1 Execution site(s)
Malvine S., born in 1929: “I remember that I was in school when the Jews were rounded up at the market square. Then they were taken to the site of the shooting, somewhere near Saka. I knew one of the victims, it was Dr. L***. After the shooting, the next day, my mother went to the area where it happened. She told my father that she saw the ground moving and a hand sticking out of the mass grave where the victims were buried.” (Witness n°53LV, interviewed in Pāvilosta, on October 4, 2019)
"In the winter of 1941 - 1942, when I arrived in Paulshafen to lead the B-Stelle, there were still many Jews. In my department there were also three Jewish women working. I know that all the Jews were deported one day in the summer of 1942. I had just left the town and didn’t see it, but I heard about it. I can’t say what happened to the Jews. I guess they were shot. Their houses were open and no one lived there anymore." [Interrogation of Walter S**, B162-2626: RG-14.101M.0343.00000540; Bl. 1335]
Pāvilosta is a town located 177 km (110 miles) west of Riga, in the Kurzeme region of Latvia. Before the war, the town was mostly inhabited by Latvians and a Jewish minority of about 20 families. Most of the Jews worked in the trade business. They had about 7 stores on Vilnu Street and a small synagogue. Relations between the Jews and the Latvians were quite good and all the children went to the same school. In Pāvilosta, there were also sometimes Roma passing through. In June 1940, according to the terms of the German-Soviet non-aggression pact, Latvia was invaded by the Red Army and then annexed to the USSR. Many important local figures were deported by the Soviet authorities.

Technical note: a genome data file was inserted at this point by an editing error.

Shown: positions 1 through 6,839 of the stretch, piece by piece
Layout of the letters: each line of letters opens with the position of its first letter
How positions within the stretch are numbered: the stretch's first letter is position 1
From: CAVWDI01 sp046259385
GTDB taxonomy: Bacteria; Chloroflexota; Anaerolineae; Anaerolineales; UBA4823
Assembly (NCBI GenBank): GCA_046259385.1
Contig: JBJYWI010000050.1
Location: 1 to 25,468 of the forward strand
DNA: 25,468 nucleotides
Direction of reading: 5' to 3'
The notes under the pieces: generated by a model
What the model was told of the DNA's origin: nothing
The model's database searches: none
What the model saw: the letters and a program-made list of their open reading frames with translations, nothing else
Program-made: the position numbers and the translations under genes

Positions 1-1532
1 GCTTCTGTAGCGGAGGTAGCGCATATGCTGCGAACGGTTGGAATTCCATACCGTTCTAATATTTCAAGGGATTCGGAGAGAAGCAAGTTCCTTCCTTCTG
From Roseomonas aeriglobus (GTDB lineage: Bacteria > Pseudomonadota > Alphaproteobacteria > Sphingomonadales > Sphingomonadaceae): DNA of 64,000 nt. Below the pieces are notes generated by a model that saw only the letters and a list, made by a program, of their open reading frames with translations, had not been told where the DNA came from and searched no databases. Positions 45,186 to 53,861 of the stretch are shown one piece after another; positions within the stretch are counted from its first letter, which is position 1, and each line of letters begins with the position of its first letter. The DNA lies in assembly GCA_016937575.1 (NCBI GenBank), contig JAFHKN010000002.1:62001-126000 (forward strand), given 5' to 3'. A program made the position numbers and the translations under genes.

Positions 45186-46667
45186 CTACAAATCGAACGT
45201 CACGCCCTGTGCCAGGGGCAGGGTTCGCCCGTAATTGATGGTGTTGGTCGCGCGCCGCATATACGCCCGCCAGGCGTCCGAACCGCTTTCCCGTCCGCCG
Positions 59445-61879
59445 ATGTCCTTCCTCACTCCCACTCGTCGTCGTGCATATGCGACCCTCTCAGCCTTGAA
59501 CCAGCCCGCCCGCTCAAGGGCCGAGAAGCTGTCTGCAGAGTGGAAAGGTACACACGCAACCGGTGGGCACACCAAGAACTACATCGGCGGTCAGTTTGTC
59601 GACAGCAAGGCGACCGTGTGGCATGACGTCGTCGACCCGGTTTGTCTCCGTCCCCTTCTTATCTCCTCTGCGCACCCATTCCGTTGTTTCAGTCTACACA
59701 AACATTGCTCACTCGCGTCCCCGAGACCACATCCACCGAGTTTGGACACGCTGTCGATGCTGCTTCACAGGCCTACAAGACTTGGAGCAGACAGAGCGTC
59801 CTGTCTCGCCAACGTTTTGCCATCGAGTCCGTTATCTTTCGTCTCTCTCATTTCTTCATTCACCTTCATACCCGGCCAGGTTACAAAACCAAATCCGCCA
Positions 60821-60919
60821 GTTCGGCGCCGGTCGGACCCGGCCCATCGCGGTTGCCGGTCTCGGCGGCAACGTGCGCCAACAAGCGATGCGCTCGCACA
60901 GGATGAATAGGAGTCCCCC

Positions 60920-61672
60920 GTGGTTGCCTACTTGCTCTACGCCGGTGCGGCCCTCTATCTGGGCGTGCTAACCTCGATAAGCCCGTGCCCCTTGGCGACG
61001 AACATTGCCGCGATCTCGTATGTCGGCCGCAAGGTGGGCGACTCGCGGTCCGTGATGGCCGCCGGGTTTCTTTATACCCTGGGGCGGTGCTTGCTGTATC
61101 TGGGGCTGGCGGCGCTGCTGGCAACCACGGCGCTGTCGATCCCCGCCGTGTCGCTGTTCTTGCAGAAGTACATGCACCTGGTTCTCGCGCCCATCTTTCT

On June 22, 1941, the German armies and their allies began the invasion of the USSR. On June 27, Pāvilosta was occupied. As soon as the occupation began, the Jews were subjected to a number of restrictions. They were all arrested and gathered in a single building. The German authorities closed their stores, forced them to wear the yellow star and forbade them to use the sidewalks. In addition, they were forced to work in the local liquor brewery. On the evening of December 3, 1941, the Jews of the town and the surrounding villages of Jūrkalne and Saka were rounded up at the market square. About 80 Jews were subsequently taken to a barn on the outskirts of the town to spend the night. The next morning they were taken to the Grīņu dabas forest reserve located 6 km (4 miles) southeast of Pāvilosta. They were then all executed by a German SD unit from Liepāja assisted by Latvian militiamen from Pāvilosta. The town was liberated by the Red Army in May 1945.
Do you have additional information regarding a village that you would like to share with Yahad ?
Please contact us at firstname.lastname@example.org
or by calling Yahad – In Unum at +33 (0) 1 53 20 13 17